67 WALL STREET, New York - March 17, 2014 - The Wall Street Transcript has just published its Medical Devices Report offering a timely review of the sector to serious investors and industry executives. This special feature contains expert industry commentary through in-depth interviews with public company CEOs, Equity Analysts and Money Managers. The full issue is available by calling (212) 952-7433 or via The Wall Street Transcript Online.
Topics covered: Orthopedics and Cardiovascular Medical Devices - Medical Device Innovation and Consolidation Trends - Affordable Care Act - Aging U.S. Population - End Market Improvement - Biotech, Pharma and Medical Device Convergence - Changing Competitive Dynamics
Companies include: Stryker Corp. (SYK), Intuitive Surgical, Inc. (ISRG), Johnson & Johnson (JNJ), Forest Laboratories Inc. (FRX), Zimmer Holdings Inc. (ZMH), Smith & Nephew plc (SNN), Wright Medical Group Inc. (WMGI) and many others.
In the following excerpt from the Medical Devices Report, an expert analyst from Piper Jaffray discusses the outlook for the Medical Device sector for investors:
TWST: Refresh us about your advanced surgical-technology theme, and tell us what you see there at this point.
Mr. Miksic: We are big fans of this category. Five years ago we probably would have called it "robotics" or "robotic surgery," but we recognized some time ago that it's much broader than that. The companies and technology platforms that we see in advanced surgical technology tie into the expanding trend toward the greater use of more expensive, higher-technology equipment, such as advanced imaging, guidance systems and precision-cutting instruments in the OR, with the goal of improving outcomes and the significant postoperative costs associated with outlier events, reoperations, infections, etc.
These technologies are obviously most impactful when applied to widely performed common procedures, where clinical value and reimbursement are well-established - hip and knee reconstruction, spinal fusion, general surgery and postmastectomy breast reconstruction, for example. With new technology, these widely performed surgeries can be done better.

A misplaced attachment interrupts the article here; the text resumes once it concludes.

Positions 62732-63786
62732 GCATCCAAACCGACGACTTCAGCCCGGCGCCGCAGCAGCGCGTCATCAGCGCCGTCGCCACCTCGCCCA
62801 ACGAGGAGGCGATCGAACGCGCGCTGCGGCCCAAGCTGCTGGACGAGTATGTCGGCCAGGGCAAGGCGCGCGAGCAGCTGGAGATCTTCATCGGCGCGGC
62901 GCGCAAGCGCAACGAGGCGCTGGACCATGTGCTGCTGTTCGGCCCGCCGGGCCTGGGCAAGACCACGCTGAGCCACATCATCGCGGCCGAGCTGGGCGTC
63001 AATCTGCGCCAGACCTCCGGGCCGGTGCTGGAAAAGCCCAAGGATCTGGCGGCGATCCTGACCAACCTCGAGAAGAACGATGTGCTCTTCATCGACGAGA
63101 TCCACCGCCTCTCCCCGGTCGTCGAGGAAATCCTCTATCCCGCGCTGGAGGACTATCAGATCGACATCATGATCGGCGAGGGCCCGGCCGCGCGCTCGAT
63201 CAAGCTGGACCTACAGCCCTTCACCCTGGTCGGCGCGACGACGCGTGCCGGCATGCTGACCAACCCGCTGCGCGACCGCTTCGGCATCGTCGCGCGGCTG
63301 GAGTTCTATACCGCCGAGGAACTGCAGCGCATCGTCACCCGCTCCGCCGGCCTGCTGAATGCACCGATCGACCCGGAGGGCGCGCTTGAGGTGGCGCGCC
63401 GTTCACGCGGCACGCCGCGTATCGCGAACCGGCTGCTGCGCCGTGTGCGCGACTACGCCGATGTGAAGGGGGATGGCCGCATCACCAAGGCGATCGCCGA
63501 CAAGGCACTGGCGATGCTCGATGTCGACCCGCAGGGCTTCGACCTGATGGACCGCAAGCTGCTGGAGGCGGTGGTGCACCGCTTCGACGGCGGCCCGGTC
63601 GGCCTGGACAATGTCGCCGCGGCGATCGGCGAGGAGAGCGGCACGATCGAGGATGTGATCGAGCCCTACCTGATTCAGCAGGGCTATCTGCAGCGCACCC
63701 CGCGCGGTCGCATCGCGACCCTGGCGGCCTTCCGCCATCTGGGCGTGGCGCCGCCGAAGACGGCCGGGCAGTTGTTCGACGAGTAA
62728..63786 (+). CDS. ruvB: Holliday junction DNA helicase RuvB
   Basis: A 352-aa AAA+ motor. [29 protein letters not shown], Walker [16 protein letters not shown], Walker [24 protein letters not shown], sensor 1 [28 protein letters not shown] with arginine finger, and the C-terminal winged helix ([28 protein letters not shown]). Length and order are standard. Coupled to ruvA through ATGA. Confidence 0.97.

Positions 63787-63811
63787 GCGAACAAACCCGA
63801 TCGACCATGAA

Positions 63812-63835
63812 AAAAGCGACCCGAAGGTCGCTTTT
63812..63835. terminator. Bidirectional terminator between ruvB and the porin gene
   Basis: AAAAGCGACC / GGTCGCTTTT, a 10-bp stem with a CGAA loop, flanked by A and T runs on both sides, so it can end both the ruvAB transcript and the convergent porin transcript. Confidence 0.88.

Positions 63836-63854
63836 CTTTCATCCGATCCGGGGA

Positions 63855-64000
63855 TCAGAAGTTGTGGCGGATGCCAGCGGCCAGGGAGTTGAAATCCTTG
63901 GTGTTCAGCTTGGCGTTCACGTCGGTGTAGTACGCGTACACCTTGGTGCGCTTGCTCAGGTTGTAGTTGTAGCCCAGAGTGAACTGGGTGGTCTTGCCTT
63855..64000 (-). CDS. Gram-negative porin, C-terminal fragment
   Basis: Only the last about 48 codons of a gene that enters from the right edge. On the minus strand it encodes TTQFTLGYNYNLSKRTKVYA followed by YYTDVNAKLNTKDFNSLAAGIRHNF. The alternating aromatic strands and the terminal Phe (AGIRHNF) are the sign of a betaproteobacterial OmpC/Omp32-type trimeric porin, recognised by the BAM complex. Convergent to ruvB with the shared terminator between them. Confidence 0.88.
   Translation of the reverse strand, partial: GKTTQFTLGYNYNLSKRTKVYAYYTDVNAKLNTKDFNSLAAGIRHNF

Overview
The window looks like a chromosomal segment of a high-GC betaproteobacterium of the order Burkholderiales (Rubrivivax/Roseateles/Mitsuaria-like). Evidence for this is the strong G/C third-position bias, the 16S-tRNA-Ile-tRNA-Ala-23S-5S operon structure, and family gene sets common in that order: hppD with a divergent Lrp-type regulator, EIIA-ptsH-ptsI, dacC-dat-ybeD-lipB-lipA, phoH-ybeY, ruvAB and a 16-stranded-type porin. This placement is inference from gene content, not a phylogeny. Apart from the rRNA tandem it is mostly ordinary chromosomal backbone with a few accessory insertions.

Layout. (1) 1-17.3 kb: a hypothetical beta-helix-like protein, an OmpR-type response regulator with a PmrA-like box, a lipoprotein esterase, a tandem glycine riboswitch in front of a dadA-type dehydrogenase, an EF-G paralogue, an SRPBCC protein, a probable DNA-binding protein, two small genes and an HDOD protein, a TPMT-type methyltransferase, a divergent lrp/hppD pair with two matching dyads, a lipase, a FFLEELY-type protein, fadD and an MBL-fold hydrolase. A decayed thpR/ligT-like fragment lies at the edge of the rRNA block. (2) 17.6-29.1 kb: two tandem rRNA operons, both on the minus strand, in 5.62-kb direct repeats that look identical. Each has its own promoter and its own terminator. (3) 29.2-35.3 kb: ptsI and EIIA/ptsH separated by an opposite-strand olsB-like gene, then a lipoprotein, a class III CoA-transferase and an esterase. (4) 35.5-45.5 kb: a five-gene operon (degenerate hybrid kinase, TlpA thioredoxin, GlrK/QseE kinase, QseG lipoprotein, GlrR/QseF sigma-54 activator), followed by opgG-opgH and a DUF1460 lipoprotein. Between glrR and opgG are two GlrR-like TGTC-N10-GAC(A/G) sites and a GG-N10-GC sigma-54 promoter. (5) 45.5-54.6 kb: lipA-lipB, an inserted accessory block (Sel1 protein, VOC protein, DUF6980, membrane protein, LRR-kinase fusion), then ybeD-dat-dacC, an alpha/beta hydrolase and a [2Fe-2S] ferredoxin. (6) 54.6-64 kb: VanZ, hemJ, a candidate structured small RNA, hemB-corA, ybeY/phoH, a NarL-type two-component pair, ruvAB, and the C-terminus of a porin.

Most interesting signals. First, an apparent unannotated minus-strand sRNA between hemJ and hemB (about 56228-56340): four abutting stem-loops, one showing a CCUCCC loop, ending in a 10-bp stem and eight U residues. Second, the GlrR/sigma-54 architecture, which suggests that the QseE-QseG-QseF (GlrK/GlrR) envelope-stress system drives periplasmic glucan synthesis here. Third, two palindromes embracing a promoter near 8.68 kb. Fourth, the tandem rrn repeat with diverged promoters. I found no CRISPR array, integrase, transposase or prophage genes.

Now a year or two ago, skeptics would look at this and say, "We are trying to take cost out of the system. How are we taking costs out of the system by putting expensive robots and advanced imaging systems in the OR?" Our view is that these new technologies, when properly applied and targeted, do in fact take costs out of the system, by reducing outliers and adverse events that represent a disproportionate amount of spending across the health care system in the form of postoperative interventions, extended hospitalization, rehabilitation, pain and anti-infective medication, not to mention litigation and legal action that often follow these events.
We think a company such as Stryker (SYK), which went ahead and acquired MAKO, feels that way, as do other folks who are investing in advanced surgical technology at the strategic level. I think that theme got a shot in the arm with the MAKO acquisition, and has only gained steam since in terms of the tone, commentary and actions that we see amongst strategic players up and down the cap spectrum, all of whom seem to be focused on this idea. We're hearing that innovation matters again, and there is an opportunity to employ more technology in the OR, not less.
TWST: How did that group perform last year? Obviously, it was a pretty strong year for a lot of people in this space.
Mr. Miksic: There are a few stocks in our universe that we put in the category...
For more of this interview and many others visit the Wall Street Transcript - a unique service for investors and industry researchers - providing fresh commentary and insight through verbatim interviews with CEOs, portfolio managers and research analysts. This special issue is available by calling (212) 952-7433 or via The Wall Street Transcript Online.